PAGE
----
There is a lot of talk about high altitude wines. Does it really matter? The short answer is yes but don´t get dragged into believing that “higher is better” or much of the rest of the hype.
Let´s start with the definition. CERVIM (Centre for research, environmental sustainability and advancement of mountain viticulture) defines high-altitude wine as wine produced from vineyards above 500 m ASL (Above Sea Level), on minimum 30% slopes and terraced/embanked vineyards.
The reason why these wines are different is because:
1. Temperature drops. The greater the height, the more the average temperature drops, and this means potentially lower alcohol and higher acidity, both increasingly sought after for fresher, lighter wines. The diurnal changes in temperature (difference between day and night levels) are greater, slowing down the grapes ripening process, which in turn increases the flavour compounds in the skin and preserving the acidity. The freshness can also be increased by wind chill in a vineyard on a mountain slope (not essential for high altitude, but often the case).
2. Drainage. Mountain slopes often have rocky soils which whisk rainfall way from grape routs, forcing the vine to grow deeper. These low-yielding vies give each surviving berry more character and higher quality. It also brings out notes of minerality.
3. Intense sunlight. The vines are subject to intense, direct and concentrated sunlight, especially UV-B radiation. This gives grapes more antioxidants and thicker skins, equating to more colour, tannin and flavour intensity in reds, and longer aging ability too – all desirable attributes.
4. Increasing average temperatures. Climate change has made climate more unpredictable. Furthermore, the world’s traditional grape growing areas are warming giving higher sugar and lower acidity levels in the grapes leading to unbalanced, over-alcoholic wines. Moving the vineyards higher up leads to longer growing seasons and higher acidities in the grapes.
The altitude of a vineyard on its own does not mean much unless the latitude is indicated as well. Latitude is important because the close to the equator, generally the hotter it is, hence both the permanent snow line and the tree line are higher. For example, in Europe 500 m is high because there is year-round snow above 2800 m (wine growing latitudes are around 40-50o North) and very few vineyards reach even 1000m. While in South America most vineyards are at 1,500 m or more because they are much closer to the equator at latitudes 25-30o South with the snow line well above 4,500 m.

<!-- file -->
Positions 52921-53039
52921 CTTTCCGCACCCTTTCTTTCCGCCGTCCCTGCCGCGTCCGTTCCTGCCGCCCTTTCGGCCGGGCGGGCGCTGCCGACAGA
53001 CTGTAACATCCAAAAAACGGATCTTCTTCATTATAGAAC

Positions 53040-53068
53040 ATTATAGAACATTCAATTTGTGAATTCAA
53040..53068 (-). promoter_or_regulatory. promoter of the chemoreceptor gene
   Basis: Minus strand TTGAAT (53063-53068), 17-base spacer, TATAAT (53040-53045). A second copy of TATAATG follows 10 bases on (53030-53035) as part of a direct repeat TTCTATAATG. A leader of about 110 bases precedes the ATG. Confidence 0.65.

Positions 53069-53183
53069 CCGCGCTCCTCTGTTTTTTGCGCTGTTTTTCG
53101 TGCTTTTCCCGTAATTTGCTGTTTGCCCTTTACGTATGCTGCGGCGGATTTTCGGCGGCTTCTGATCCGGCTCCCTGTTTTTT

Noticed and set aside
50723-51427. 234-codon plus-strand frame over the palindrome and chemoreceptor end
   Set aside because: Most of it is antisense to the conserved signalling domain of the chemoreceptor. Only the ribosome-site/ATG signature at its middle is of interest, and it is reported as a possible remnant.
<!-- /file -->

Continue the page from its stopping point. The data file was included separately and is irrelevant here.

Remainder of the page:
So, what is the ideal altitude? Professor Hans Schulz, president of Hochschule Geisenheim University, links the two parameters altitude and latitude in the following manner: “Sea level is the reference for altitude, but it should be the baseline temperature at sea level for grape growing. In the Northern Hemisphere, between April and October you need a baseline temperature, average minimum 12°C. In Germany, at 15°C, you can lose 0.8°C per 100m, so 400 m above sea level would be 11.8°C. Therefore 400m ASL is close to the limit for an area such as Rheingau. In northern Italy, where the April to October average temperature is 17-18°C, you can grow grapes at 600-800m altitude.”
High altitude ASL for any given region becomes the limit of being able to grow and ripen grapes. Any higher and the average growing season temperature becomes so low that cultivation is not possible. Some other considerations of high altitude wines:
- Temperature decreases by about 0.6°C to 0.8°C (depending on latitude) per 100m increase in ASL
- Diurnal temperature range increases with higher altitude ASL. Lower night time temperature reduces respiration rate, particularly of malic acid, of grapes.
- UV radiation increases with increasing altitude ASL. Increased photosynthesis: thicker skins, more anthocyanins and polymerised tannins.
- Growing seasons shorten between 2 and 4 days per ~100m increase in altitude ASL. Vine growth can still be strong because of greater UV and higher diurnal temperature range
- CO2 uptake is lower at higher altitude ASL, which limits photosynthesis. Vine growth may be stunted.
- Risks such as frost, hail, winter hardiness, winds and higher production costs increase with higher altitude ASL.
- Prevailing winds can also affect temperature and humidity.
The combination of low soil nutrients, larger temperature variation, and fierce sunlight alter the growing season, giving high altitude vineyards a later spring bloom and earlier harvest period. By adapting and differentiating with darker skins, incredible structure, and bright acid, their fruit forms the basis for wines that fantastically express their individual terroir. The obstacles elevation creates for agriculture forces these grapevines not to work harder, but to work smarter.
The rewards are a terrific freshness for reds and whites, together with a delicacy of floral and fruit characters along with an intensity of flavour, deep colours and big tannins for certain reds.
- CERVIM (Centre for Research, Environmental Sustainability and Advancement of Mountain Viticulture)
- Easton S, “High altitude viticulture”, 5Jul16, Wine Wisdom.
- “What’s the Big Deal about High-Altitude Wines?”, Wine Searcher.
- Moseley-Williams S, “High-Altitude Vineyards that are Changing Wine”, Wine Mag.